How agility training helps rescued dogs
Agility training for dogs isn’t just for recreation. It helps dogs at Best Friends Animal Sanctuary stay happy and healthy, and it can even help them get adopted. Dogs love learning and practicing on the dog agility course in Tara’s run — Dogtown’s indoor training facility. Not every dog coming to the Sanctuary will be an agility star. But because there are so many benefits of agility training for dogs, it’s an important part of life at Dogtown. And best of all, they have a blast doing it.
The goal isn’t to train canines for dog agility competitions, but to give them a safe and constructive way to have fun, burn off some energy and develop important life skills. Agility can help dogs overcome a myriad of challenges. Three dogs named Cordelia, Belle and Isabel are having a great time doing agility at Best Friends, while learning skills that help them become their best selves.
Introducing a shy dog to the agility course
Cordelia approaches the agility course the way she approaches life — cautiously testing the waters to make sure it’s safe to move forward. She needs plenty of encouragement (treats and praise) along the way. But the fact that she is willing to step onto the course at all shows what amazing progress this shy girl has made since coming to the Sanctuary.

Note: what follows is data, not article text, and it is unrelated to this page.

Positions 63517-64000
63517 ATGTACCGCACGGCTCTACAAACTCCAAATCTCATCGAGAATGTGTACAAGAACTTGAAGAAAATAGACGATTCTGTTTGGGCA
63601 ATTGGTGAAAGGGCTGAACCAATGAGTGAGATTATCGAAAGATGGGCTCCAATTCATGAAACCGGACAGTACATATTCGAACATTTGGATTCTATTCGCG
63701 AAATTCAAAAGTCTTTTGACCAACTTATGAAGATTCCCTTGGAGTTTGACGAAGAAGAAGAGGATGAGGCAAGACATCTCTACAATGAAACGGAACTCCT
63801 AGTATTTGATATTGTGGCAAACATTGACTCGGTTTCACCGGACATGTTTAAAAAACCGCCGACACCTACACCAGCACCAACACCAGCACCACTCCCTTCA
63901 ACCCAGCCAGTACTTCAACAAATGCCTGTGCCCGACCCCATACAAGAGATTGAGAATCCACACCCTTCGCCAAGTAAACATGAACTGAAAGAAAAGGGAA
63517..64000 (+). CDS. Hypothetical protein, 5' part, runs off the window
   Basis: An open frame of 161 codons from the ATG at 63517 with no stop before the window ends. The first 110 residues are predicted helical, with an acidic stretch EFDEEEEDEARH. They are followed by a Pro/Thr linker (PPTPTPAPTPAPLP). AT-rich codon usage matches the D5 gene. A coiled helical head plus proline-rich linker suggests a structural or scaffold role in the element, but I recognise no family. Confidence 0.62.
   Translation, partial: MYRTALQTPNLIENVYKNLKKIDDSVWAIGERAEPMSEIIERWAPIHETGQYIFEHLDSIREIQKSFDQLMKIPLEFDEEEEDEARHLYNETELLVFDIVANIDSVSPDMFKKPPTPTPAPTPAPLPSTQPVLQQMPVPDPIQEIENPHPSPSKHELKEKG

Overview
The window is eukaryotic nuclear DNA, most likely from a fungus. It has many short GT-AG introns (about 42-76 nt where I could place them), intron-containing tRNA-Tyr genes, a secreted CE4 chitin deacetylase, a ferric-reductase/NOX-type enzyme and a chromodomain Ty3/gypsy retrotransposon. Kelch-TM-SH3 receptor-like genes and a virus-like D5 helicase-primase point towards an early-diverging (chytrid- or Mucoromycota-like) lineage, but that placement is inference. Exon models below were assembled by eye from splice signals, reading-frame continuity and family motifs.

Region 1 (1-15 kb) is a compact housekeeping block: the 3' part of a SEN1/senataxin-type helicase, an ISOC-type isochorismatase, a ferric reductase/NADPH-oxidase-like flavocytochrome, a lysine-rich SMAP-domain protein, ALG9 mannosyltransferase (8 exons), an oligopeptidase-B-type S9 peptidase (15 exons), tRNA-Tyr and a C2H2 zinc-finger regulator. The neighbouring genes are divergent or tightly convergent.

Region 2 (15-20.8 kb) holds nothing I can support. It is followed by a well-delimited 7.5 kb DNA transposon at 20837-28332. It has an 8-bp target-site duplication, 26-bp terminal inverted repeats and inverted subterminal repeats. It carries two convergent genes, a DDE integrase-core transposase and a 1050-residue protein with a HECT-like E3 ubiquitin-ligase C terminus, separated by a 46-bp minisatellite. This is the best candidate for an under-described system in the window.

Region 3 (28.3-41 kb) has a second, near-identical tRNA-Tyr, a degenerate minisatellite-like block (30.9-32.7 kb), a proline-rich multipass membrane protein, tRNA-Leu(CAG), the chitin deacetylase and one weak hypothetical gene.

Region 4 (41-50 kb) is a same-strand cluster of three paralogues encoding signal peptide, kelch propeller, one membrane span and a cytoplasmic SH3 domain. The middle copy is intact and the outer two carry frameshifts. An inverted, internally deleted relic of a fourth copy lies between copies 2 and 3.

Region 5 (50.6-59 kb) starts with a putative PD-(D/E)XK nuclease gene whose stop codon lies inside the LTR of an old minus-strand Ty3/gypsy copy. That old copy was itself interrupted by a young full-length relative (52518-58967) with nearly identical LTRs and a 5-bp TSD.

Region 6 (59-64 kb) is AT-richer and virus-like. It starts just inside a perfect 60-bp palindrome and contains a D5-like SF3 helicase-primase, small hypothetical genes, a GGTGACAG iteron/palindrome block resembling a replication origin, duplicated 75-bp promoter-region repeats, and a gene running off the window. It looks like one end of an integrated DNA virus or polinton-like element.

Cordelia came from a Best Friends Network partner shelter in New Mexico, where she had struggled to walk on a leash because she was so shy. At Dogtown, she has learned to trust her caregivers, though she’s no lap dog and may never be. That’s OK, because she’s just beginning to enjoy small gestures of affection and to show affection in return.
Since agility training is a great way to help a dog build confidence, it wasn’t long before Cordelia was introduced to the agility course. For the first few sessions, she was accompanied by her confident roommate, Chaplin. Oftentimes, a confident dog is the first to try out the agility equipment, and the shyer dog follow. But Chaplin wasn’t interested in any of the obstacles, such as the dog agility tunnel, platform, A-frame, bar or tunnel. Cordelia, on the other hand, seemed curious.
Rebecca Woodruff, a behavior consultant at Dogtown, helped Cordelia get started. “With shy dogs, one of strategies is to put treats up on the platform or A-frame,” she says. “If the dog is too shy to take treats from someone’s hand, we can place the treats right on the equipment instead. You don't ever have to touch a dog in order to teach them how to run the agility course, which is so important for shy dogs who don't want to be handled.”
Agility skills give dog confidence
Now that Cordelia feels comfortable on the agility course, she no longer needs Chaplin by her side there, and she’ll take treats from people’s hands. She’s tried almost all the obstacles, including the narrow, elevated ramp called the dog walk.